A path to new nanofluidic devices applying spintronics technology

fluid
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Researchers in the ERATO Saitoh Spin Quantum Rectification Project in the JST Strategic Basic Research Programs have elucidated the mechanism of the hydrodynamic power generation using spin currents in micrometer-scale channels, finding that power generation efficiency improves drastically as the size of the flow is made smaller.

In a microchannel, the flow takes on a state referred to as laminar flow, where a micro-vortex-like liquid motion is distributed widely and smoothly throughout the channel. This leads to properties that are more suitable to miniaturization, and an increase in generation efficiency. Group leader Mamoru Matsuo, et al., predicted the basic theory of fluid power generation using in 2017, and in this present study, the researchers experimentally demonstrate the fluid power generation phenomenon in the laminar flow region. As a result of experiments, they confirm that in the region, energy conversion efficiency was increased by approximately 100,000 times.

The characteristics of the spin fluid power generation phenomenon in laminar flows that they elucidate in this research are that an electromotive force proportional to flow velocity can be obtained, and that conversion efficiency increases as flow size decreases. Also, whereas hydroelectric power generation (also known as fluid power generation) and magnetohydrodynamic power require additional equipment such as turbines and coils, the phenomenon in the research requires almost no additional equipment, both inside and outside of the flow channel. Due to these characteristics, application to spintronics-based nanofluidic devices such as liquid metal flow cooling mechanisms in fast breeder reactors or semiconductor devices, as well as application to flowmeters that electrically measure micro-flows, can be hoped for.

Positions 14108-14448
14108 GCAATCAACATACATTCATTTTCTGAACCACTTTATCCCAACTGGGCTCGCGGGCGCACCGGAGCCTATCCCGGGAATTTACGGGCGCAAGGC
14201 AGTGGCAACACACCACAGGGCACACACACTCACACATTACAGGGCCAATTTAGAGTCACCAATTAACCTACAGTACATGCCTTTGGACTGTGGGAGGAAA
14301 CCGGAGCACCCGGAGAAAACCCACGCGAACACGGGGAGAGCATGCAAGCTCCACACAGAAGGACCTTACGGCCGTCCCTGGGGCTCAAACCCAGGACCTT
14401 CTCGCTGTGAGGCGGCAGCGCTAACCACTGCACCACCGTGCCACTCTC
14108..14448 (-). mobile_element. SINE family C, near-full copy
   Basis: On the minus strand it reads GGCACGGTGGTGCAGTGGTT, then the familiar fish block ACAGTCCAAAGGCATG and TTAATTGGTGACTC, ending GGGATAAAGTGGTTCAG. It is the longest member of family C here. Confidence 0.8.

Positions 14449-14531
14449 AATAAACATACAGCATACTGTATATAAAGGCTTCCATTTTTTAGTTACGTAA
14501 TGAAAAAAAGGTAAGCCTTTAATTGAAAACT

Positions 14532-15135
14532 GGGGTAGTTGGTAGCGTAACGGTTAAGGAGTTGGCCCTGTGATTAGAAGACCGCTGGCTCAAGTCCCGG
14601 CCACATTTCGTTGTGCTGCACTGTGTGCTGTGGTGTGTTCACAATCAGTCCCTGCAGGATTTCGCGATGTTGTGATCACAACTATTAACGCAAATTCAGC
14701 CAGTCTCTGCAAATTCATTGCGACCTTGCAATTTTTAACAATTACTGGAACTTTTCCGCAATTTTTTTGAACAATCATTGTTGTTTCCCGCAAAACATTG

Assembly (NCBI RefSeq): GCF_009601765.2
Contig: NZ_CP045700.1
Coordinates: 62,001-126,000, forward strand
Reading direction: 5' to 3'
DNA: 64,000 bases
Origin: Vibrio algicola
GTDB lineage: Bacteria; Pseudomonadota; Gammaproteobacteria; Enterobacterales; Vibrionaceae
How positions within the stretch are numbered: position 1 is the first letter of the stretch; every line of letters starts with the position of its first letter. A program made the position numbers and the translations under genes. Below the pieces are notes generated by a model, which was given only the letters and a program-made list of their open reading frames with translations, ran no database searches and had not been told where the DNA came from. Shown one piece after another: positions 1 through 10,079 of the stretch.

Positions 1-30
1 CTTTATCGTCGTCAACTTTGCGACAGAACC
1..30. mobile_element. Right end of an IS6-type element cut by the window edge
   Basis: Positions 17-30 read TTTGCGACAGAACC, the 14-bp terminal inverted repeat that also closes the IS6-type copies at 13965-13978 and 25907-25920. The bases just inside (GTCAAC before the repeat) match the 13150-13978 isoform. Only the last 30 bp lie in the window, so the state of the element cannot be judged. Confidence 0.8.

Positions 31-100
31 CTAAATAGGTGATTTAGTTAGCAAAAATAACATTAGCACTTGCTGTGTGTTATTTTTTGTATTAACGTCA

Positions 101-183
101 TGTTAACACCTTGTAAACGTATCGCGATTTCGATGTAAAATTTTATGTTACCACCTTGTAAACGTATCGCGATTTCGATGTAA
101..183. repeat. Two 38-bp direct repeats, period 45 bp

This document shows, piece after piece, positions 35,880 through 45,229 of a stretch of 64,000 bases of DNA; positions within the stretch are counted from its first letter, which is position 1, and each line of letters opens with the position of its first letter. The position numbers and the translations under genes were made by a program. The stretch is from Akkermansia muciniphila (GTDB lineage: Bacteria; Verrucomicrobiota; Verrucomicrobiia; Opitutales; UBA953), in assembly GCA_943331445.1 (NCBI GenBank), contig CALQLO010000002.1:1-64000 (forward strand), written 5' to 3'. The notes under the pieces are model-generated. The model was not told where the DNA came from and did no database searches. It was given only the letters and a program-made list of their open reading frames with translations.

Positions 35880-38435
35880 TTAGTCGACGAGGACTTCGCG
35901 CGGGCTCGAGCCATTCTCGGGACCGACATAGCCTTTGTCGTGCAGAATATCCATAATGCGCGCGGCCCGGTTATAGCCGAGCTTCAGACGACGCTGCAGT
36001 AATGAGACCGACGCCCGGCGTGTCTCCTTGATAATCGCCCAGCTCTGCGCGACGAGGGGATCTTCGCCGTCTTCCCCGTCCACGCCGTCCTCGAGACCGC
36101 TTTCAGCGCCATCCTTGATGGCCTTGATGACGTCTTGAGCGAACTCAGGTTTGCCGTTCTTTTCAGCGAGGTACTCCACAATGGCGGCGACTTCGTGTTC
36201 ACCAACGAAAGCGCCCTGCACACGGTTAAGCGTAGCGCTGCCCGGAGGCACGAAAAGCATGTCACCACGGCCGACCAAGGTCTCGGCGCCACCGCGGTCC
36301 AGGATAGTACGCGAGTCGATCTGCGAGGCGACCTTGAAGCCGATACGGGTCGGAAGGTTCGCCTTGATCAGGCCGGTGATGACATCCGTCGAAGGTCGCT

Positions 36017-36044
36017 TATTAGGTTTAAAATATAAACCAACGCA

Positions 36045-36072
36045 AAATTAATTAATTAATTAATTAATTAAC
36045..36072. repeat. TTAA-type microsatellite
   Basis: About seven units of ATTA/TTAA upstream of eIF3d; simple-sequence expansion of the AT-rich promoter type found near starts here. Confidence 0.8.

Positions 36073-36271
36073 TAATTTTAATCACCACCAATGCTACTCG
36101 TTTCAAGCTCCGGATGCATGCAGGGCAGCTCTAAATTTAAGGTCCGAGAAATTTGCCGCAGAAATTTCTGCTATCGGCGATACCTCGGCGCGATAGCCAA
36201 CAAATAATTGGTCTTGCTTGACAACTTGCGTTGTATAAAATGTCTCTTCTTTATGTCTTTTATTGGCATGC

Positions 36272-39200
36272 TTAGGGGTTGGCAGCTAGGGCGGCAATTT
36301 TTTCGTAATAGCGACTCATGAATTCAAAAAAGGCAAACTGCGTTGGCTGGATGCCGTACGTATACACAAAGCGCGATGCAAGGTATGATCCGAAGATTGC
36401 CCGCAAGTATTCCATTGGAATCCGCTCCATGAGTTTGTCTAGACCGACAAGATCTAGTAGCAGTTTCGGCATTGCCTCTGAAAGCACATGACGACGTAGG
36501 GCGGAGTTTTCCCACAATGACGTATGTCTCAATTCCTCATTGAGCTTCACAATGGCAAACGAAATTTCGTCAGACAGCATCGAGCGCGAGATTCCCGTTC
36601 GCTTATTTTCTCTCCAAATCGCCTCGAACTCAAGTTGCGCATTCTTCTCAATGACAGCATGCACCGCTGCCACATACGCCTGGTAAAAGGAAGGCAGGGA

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More information: R. Takahashi et al, Giant spin hydrodynamic generation in laminar flow, Nature Communications (2020). DOI: 10.1038/s41467-020-16753-0
Journal information: Nature Communications

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Citation: A path to new nanofluidic devices applying spintronics technology (2020, July 2) retrieved 4 December 2020 from https://phys.org/news/2020-07-path-nanofluidic-devices-spintronics-technology.html
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